AfricaPress-Tanzania: PLANS are underway by the government to dispatch experts to Singida, Dodoma and Manayara regions to fight groups of destructive birds which have been destroying tonnes of crops in the areas.

Deputy Minister for Agriculture, Hussein Bashe said in Parliament that the government was finalising procedures so that it can dispatch the experts between May and July this year.

Mr Bashe was responding to a basic question from Singida West MP (CCM), Elibariki Kingu, who wanted to know the government’s plans to control the destructive birds which have been destroying hectares of farmers’ crops in Singida.

“Farmers in the constituency are now avoiding to cultivate sorghum, maize and sunflowers for fear of the destructive birds, so we need to know what measures are being taken by the government to address this problem,” the lawmaker said.

Responding, the deputy minister acknowledged that majority of farmers in Singida and neighbouring regions have been losing their crops in farms due to the destructive birds popular known as “Selengwa’.

Mr Bashe noted that the government was currently working to get a special permit from the Ministry of Natural Resources and Tourism so as to install special traps.

He assured farmers in Iramba, Singida and Ikungi districts in Singida Region that the government will deploy experts within the next few months to fight the birds which have been destroying crops in almost every season.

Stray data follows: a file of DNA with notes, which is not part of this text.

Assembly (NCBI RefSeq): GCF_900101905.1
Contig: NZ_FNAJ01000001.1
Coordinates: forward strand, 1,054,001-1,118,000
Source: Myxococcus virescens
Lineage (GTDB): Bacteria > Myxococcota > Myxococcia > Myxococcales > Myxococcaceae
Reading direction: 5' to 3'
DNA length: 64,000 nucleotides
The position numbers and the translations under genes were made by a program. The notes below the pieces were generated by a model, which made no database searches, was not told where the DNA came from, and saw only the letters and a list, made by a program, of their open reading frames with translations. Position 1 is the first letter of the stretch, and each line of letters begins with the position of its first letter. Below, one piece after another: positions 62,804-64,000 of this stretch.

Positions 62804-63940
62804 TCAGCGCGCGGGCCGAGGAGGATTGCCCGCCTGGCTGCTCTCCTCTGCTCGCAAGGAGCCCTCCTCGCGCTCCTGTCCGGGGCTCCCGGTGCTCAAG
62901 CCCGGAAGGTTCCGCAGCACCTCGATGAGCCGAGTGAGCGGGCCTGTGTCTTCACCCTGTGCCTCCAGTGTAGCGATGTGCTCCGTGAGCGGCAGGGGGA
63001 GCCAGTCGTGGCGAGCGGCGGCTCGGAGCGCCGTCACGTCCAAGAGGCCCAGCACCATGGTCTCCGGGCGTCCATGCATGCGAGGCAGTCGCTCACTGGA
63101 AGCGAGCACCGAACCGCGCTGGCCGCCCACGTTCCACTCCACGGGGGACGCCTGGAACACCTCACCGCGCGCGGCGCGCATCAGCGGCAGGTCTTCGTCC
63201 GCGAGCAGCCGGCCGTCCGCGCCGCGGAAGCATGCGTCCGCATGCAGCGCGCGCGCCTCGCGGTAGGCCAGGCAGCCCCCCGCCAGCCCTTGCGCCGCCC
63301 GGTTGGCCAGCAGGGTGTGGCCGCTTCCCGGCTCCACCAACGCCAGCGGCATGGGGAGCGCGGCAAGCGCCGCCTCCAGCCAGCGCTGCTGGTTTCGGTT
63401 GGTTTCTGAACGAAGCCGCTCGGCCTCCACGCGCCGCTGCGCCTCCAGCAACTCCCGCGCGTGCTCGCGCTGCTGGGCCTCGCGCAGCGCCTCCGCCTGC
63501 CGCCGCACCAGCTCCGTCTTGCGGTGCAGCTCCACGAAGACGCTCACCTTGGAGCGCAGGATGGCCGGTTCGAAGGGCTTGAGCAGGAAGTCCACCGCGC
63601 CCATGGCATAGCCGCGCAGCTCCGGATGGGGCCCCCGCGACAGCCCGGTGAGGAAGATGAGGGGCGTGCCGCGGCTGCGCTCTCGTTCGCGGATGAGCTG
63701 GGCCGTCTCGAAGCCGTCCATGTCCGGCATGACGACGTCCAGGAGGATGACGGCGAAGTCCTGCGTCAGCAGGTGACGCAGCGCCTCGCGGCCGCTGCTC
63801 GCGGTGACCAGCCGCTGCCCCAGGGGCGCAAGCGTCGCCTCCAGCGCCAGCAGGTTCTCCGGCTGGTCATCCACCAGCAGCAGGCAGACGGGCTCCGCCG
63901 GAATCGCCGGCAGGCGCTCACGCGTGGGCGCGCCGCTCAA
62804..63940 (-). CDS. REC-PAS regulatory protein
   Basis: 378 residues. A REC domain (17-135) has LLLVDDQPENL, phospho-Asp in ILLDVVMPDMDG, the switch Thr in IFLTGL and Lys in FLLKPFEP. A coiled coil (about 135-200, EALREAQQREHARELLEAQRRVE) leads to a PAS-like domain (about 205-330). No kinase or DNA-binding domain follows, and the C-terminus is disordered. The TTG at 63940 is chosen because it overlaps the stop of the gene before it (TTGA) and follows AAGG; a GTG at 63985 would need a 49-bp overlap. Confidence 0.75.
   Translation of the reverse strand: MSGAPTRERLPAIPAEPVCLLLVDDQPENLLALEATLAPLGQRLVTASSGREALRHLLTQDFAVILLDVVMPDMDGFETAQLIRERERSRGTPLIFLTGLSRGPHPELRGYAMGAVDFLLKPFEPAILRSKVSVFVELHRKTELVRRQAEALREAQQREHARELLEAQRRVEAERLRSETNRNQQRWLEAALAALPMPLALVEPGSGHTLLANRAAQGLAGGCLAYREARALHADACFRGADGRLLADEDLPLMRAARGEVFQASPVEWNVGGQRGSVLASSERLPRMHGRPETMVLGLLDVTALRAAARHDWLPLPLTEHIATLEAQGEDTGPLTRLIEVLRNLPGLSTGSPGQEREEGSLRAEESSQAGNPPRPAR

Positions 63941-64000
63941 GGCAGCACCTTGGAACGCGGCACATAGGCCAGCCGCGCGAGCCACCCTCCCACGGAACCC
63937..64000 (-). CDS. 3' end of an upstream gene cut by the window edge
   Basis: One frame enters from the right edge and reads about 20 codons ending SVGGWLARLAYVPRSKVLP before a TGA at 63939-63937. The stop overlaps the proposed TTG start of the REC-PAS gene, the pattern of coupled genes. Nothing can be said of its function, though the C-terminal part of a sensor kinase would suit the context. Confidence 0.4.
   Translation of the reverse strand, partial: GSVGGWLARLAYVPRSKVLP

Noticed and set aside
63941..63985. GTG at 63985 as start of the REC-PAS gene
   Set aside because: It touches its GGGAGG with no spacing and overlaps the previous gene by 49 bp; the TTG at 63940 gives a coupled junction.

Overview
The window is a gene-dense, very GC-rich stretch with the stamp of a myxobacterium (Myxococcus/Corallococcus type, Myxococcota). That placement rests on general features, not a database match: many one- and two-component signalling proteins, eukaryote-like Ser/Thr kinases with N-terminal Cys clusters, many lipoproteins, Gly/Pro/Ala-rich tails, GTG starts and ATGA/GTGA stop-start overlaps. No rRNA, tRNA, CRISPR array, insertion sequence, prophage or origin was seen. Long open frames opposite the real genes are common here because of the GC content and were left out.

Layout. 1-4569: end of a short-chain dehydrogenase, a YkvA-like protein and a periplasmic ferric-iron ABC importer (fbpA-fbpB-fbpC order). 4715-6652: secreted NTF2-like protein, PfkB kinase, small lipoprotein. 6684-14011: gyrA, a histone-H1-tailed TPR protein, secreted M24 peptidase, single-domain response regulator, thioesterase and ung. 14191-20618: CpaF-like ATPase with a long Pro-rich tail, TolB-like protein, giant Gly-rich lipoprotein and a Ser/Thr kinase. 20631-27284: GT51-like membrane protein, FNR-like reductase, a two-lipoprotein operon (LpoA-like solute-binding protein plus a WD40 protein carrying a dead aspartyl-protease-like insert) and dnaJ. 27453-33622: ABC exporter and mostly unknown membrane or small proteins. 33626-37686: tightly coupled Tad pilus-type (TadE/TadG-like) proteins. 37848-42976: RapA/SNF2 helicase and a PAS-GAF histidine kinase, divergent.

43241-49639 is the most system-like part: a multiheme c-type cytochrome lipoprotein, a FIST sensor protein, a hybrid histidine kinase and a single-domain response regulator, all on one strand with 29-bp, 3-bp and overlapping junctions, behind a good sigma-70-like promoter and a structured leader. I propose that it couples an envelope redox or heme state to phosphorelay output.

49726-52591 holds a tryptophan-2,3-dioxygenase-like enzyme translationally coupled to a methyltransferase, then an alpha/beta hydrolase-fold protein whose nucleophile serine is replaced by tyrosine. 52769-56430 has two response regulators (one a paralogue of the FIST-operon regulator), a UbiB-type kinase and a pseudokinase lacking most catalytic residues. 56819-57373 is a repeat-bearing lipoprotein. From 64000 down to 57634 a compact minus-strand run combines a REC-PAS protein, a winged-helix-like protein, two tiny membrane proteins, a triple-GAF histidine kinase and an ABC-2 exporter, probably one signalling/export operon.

“In May 2020, we sent experts in Singida so as to identify the areas which are affected by the birds. In the study, the experts identified 12 villages which needed immediate help and help farmers to conduct their activities freely from the destructive birds,” the deputy minister said.

He said that if not controlled, the birds may destroy more farms and have more negative impacts in the economy.

He however noted the Selengwa are among birds recognised as government trophies so they shouldn’t be destroyed/killed without having a special permit from the Ministry of Natural Resources and Tourism.

He said Selengwa is one of the species of small parrots which are present in the country. These birds are legally recognised on earth conservation as animals that are in danger of extinction since1985.

“These birds are not migratory and they usually eat sunflower, corn, sorghum and some fruits. One bird can eat between 45 – 60 grammes per day, so a group of one million birds can eat between 45 to 60 tonnes of grain in one day. So, if left unchecked, these birds could have serious economic consequences for farmers,” the deputy minister asserted.

He noted that since 2004, the number of the birds has been increasing and are seen in Bahi (Dodoma), Singida, Iramba, Manyoni (Singida), Meatu as well as in the Serengeti National Park.

“In addition, the growth of agricultural activities to the natural habitat of birds have also contributed to the interaction of these birds and humans. The Ministry of Agriculture in collaboration with the Ministry of Natural Resources and Tourism sent experts to evaluate and later identified that the birds had destroyed 30 per cent of the crops in 2004,” he added.

He added that the government has been using airplanes to spray chemicals that deter destructive birds, but in the case of Selengwa birds, it will use special traps to fight them because the chemical spraying doesn’t work on them.


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